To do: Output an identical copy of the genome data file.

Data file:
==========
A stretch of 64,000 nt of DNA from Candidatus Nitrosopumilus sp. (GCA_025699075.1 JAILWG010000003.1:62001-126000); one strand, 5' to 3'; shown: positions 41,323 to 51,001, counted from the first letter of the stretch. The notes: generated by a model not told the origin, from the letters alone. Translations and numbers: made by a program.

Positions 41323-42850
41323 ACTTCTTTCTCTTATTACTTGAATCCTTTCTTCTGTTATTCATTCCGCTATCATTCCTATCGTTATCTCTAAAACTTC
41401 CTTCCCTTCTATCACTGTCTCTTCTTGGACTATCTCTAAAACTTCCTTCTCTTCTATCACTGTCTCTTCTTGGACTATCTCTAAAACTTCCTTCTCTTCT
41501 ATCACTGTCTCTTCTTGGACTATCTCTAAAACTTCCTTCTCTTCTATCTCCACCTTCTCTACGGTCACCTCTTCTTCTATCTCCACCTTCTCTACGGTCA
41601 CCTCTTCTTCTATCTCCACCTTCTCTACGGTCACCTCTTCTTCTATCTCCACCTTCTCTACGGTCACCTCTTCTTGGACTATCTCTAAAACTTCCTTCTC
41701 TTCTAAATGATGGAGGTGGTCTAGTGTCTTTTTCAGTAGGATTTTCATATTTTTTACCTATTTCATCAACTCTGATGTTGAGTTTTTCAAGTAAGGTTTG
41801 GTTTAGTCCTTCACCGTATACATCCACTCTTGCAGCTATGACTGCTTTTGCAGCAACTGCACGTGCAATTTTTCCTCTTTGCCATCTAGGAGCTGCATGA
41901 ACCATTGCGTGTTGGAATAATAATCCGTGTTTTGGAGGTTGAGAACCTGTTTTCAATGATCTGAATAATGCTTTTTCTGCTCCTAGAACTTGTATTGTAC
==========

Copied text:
A stretch of 64,000 nt of DNA from Candidatus Nitrosopumilus sp. (GCA_025699075.1 JAILWG010000003.1:62001-126000); one strand, 5' to 3'; shown: positions 41,323 to 51,001, counted from the first letter of the stretch. The notes: generated by a model not told the origin, from the letters alone. Translations and numbers: made by a program.

Positions 41323-42850
41323 ACTTCTTTCTCTTATTACTTGAATCCTTTCTTCTGTTATTCATTCCGCTATCATTCCTATCGTTATCTCTAAAACTTC
41401 CTTCCCTTCTATCACTGTCTCTTCTTGGACTATCTCTAAAACTTCCTTCTCTTCTATCACTGTCTCTTCTTGGACTATCTCTAAAACTTCCTTCTCTTCT
41501 ATCACTGTCTCTTCTTGGACTATCTCTAAAACTTCCTTCTCTTCTATCTCCACCTTCTCTACGGTCACCTCTTCTTCTATCTCCACCTTCTCTACGGTCA
41601 CCTCTTCTTCTATCTCCACCTTCTCTACGGTCACCTCTTCTTCTATCTCCACCTTCTCTACGGTCACCTCTTCTTGGACTATCTCTAAAACTTCCTTCTC
41701 TTCTAAATGATGGAGGTGGTCTAGTGTCTTTTTCAGTAGGATTTTCATATTTTTTACCTATTTCATCAACTCTGATGTTGAGTTTTTCAAGTAAGGTTTG
41801 GTTTAGTCCTTCACCGTATACATCCACTCTTGCAGCTATGACTGCTTTTGCAGCAACTGCACGTGCAATTTTTCCTCTTTGCCATCTAGGAGCTGCATGA
41901 ACCATTGCGTGTTGGAATAATAATCCGTGTTTTGGAGGTTGAGAACCTGTTTTCAATGATCTGAATAATGCTTTTTCTGCTCCTAGAACTTGTATTGTAC